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Never say toilet. Say restroom.

May 27, 2001

Dear [52 names],

Even though I have not much to tell I thought it was time for an update.

Women. After painstaking research I have come to a fairly satisfying conclusion about the female part of the American population in comparison to the female Dutch population. Needless to say, I am talking about women's looks and sexiness. My conclusion is this: the average attractiveness of women in Holland is higher, but the standard deviation is higher in the US. In other words: whereas women in Holland are more attractive *in general*, the high peaks and steep lows are more extreme in the US. There are some very bad looking people around here, really. The high percentage of extremely fat women (and men) is incredible. Add to that the bad, bad clothing that lots of women (and men) wear, and you're slowly getting the picture. But... once in a while I stumble upon a woman of rare, and utmost beauty not to be seen in Holland. Subject closed.

Factoid: toilets in public restrooms are not closed. (Never say ``I am going to the toilet'', but say ``I am going to use the restroom'' or ``I am going to wash my hands.'') Usually, the toilet is attached to a wall and there are 3 wooden planks around it. The tiny space is open from the floor 20 centimeters up so that one can see feet and the whole thing is roughly 1.80m high so that you can also see part of someone's head when he stands---the use of ``he,'' not ``(s)he,'' is intentional in this context. The door closes in such a way that you can peek through the crack (of the door, that is). Not only is it highly embarrassing for the person sitting there, it is even more embarrassing for the people using other toilets. I will not elaborate on the symphonic repertoire of sounds audible to everyone in the neighborhood. I cannot fathom how a country so puritanical and prudish can live with such shabby restrooms. (Did you know that toilet paper is sold as tissues to wipe babies' noses with? Nobody shits in this country, you see.)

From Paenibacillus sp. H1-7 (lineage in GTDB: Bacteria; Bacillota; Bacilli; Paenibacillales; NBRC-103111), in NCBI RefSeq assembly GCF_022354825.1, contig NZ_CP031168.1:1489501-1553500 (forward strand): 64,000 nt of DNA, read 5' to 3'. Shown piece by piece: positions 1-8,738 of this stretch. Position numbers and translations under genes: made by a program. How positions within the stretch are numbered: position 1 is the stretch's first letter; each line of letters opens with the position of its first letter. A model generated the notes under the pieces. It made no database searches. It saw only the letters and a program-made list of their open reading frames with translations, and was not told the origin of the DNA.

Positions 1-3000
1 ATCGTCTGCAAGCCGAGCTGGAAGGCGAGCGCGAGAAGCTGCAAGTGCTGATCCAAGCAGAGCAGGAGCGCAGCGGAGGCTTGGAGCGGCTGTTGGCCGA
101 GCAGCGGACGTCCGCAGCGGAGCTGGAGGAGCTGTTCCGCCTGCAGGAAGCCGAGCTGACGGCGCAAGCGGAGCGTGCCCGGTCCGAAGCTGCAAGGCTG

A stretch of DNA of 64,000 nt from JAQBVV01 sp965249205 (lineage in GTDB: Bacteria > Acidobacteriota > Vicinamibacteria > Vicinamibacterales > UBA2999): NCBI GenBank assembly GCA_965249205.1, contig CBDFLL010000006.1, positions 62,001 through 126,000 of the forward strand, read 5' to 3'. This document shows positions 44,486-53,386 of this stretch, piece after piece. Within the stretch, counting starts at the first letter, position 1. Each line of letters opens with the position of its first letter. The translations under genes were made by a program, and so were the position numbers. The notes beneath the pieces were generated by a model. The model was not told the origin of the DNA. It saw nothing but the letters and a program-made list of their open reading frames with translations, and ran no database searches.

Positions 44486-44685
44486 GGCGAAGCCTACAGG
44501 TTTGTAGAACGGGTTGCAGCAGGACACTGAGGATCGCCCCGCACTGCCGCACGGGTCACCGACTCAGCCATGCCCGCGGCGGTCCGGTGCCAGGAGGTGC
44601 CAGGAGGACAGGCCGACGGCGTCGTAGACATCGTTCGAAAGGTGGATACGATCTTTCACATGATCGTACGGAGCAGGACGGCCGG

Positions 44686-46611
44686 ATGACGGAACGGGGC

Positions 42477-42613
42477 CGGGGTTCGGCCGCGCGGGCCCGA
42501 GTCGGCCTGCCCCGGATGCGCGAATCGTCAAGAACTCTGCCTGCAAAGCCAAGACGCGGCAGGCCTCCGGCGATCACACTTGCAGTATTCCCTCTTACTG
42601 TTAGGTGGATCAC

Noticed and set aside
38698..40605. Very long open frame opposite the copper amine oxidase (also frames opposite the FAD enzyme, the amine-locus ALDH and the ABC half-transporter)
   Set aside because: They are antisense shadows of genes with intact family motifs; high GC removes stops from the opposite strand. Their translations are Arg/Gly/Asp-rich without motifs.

Some people seem very confused about a few things. I'll explain it again. I am working at Mazu and *not* at MIT. I will start my Ph.D. at MIT no sooner than September.

For those of you who want to read up on my scientific progress: visit my Web page at www.thomer.com. You can download and read my latest paper (in Acrobat-readable format). This paper has been accepted to the 10th USENIX Security Symposium in Washington D.C., August 2001. I am going to give a talk there.

Random, non-private, fact: the price written on a product is never what you end up paying for it. Everything has 5% tax added to it.

Another factoid: things you can eat do not have this tax. Result: me trying to convince the cashier that eating toilet paper with a Honey-Dijon dressing is a fabulous idea. She didn't buy it. I had to pay the tax.